Also, from what I understand, in our country, we can claim interest on tax returns and get a bit of it back at the end of the year, so it's not that incredibly bad, and if you wanted, you could use it to pay off more of the mortgage.

I guess the way I see it: if I can pay just as much on a mortgage and maybe a little more paying for utilities while building equity, why not do it? Then I can use that equity for a possible future buy. It does help, though, to have someone going in on it with you and planning that mortgage on one income while getting two incomes while planning around both incomes and possibly only having one income for awhile.

I had this great talk with a guy at a bar once, and he just gave me these great tips to avoid having troubles with a mortgage, and he didn't even give me a business card or anything. He was just having a conversation and stuff. It was great.

As for the abstract or psychological side of things, yeah, I can kind of understand where you're coming from with pretty much handing your fate over to a financial institution, possible disaster, the difficulty of planning for that span of a time, etc. etc. Sadly, I fall back on the fact that life is ephemeral, good things happen, bad things happen, if I can change something "small" to get something out of it, why not do it (the equity instead of rent argument), but as I said above, that requires some good planning and trying to make it so mortgage payments are round about rent payments.

And hey. . .shit happens.
--Mr. Lex Mon Apr 25 09:28:34 2005
snaps to the comment on real estate agents getting their slice of the pie. i might consider paying someone $5-$8K to sell my home, but $30-$40K? puh-lease. what can they do that i can't? and i'd be a sight more honest about the house's problems, too!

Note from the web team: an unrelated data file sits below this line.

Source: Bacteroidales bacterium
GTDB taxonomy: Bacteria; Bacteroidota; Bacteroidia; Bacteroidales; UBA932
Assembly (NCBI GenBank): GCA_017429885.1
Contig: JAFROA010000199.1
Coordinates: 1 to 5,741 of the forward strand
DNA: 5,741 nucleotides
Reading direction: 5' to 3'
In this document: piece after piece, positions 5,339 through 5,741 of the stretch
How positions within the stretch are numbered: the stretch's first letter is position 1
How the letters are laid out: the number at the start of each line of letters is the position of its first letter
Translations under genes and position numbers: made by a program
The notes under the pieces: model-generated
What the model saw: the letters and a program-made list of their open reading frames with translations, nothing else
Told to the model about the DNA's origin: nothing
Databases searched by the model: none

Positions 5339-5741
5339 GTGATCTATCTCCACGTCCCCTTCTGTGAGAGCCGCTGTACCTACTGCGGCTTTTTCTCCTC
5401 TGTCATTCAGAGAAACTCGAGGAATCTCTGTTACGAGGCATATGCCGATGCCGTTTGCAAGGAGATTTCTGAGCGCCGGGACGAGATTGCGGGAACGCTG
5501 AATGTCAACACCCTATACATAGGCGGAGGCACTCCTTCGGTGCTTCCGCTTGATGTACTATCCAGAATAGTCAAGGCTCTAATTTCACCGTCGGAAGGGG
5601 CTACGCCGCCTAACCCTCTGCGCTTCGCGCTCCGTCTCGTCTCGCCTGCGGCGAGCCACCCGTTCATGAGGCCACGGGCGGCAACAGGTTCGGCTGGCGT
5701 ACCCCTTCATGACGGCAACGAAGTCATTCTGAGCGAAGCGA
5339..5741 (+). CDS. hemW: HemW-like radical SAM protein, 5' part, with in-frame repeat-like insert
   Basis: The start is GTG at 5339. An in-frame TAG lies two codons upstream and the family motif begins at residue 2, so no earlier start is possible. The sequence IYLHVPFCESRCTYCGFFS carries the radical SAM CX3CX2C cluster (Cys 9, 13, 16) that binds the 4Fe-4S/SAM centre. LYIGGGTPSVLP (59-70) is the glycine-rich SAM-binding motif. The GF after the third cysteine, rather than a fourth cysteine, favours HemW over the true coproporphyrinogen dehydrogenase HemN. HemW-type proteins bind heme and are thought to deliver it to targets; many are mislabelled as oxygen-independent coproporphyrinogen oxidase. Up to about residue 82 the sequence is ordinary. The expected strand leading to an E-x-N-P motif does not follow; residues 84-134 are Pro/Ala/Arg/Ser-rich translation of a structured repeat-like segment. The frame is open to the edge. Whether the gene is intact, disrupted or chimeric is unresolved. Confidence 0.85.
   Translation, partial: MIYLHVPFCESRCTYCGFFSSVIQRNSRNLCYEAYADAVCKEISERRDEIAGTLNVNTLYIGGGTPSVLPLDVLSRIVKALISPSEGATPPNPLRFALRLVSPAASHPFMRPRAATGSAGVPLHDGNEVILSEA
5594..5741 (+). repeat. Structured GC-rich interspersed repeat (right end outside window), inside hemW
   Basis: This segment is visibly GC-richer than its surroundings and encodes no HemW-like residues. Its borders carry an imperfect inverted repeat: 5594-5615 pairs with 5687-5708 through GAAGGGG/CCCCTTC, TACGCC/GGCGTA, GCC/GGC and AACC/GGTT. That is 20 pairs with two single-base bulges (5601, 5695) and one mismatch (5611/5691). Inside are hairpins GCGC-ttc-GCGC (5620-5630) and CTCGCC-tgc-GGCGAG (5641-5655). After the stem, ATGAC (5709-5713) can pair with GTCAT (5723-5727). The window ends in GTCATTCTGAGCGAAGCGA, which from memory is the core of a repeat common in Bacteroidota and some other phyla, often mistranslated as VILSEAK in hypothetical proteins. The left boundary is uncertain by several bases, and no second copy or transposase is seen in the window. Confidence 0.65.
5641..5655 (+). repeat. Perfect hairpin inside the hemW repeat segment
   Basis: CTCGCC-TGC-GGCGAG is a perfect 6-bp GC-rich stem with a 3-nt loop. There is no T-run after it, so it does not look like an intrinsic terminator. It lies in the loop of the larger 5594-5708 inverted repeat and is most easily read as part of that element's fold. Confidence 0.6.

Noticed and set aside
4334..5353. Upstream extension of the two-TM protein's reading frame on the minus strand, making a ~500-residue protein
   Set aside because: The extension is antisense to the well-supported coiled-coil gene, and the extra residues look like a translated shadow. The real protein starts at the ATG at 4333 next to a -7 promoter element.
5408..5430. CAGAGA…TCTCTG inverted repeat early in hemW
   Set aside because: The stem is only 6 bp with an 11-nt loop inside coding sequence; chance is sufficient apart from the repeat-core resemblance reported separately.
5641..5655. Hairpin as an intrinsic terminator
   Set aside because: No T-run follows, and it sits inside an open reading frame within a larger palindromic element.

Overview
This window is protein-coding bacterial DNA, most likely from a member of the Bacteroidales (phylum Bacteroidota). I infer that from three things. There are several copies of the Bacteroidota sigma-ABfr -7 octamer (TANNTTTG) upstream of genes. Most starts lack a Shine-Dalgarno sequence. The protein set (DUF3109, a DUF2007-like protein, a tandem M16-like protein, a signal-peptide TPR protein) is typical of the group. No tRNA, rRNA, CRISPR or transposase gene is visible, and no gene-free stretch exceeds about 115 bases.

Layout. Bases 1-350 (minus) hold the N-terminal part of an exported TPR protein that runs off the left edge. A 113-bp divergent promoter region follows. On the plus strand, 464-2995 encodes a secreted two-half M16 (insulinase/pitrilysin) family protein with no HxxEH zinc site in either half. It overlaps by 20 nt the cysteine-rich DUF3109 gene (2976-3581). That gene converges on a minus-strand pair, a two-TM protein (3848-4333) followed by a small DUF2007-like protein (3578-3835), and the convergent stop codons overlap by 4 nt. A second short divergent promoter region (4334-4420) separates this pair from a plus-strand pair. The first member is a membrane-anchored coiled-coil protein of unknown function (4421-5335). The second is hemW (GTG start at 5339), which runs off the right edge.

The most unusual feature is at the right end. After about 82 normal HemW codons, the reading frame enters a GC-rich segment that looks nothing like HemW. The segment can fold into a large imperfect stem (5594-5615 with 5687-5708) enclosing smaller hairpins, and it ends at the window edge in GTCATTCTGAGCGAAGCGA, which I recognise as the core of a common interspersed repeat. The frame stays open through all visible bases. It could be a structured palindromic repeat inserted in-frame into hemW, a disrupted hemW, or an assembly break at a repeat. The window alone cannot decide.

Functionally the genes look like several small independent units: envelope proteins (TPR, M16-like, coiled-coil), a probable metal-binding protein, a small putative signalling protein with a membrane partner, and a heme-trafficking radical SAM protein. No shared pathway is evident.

yikes. i just don't trust re agents as far as i can throw 'em.
--FoSO Mon Apr 25 16:31:17 2005
From my own experience of dealing with much smaller annoying labors, I guess it wouldn't be a horrible ordeal to have a real estate agent doing the legwork of listing the home, marketing the home, sweet talking the potential buyer, probably haggling a deal, possibly cleaning up before a showing, etc. etc.

I guess my question is would I hire a designer or what have you, like on one of those shows on TLC, to recommend some changes to make before showing the home.
--Mr. Lex Mon Apr 25 18:23:48 2005
A good RE should be able to help a bit with recommendations. 

I haven't seen those TLC shows have to walk a fine line between making it look worlds better without too much expense, and over decorating so people have a harder time mapping their own lives and possessions onto the place.

"Buyers Brokers" are another whole ball of wax.
--Kirk Mon Apr 25 18:47:09 2005
Those redesign and refashion shows on TLC are strangely enjoyable.
--Mr. Lex Mon Apr 25 19:09:02 2005
Yeah. I kind of dig on the whole "queer eye" thing myself.
--Kirk Mon Apr 25 21:30:39 2005
Have you seen "What Not to Wear"? For some reason, that show, along with the girlfriend, has inspired me to get a haircut soon even though, in many ways, I have a hard time agreeing with their hardline attitude toward style. . .not always enough qualifiers in their presentation of the material makes it seem like they have a "dress nice all the time, even when lazing around the house, playing poker, etc. with the guys type of thing."
--Mr. Lex Tue Apr 26 09:27:36 2005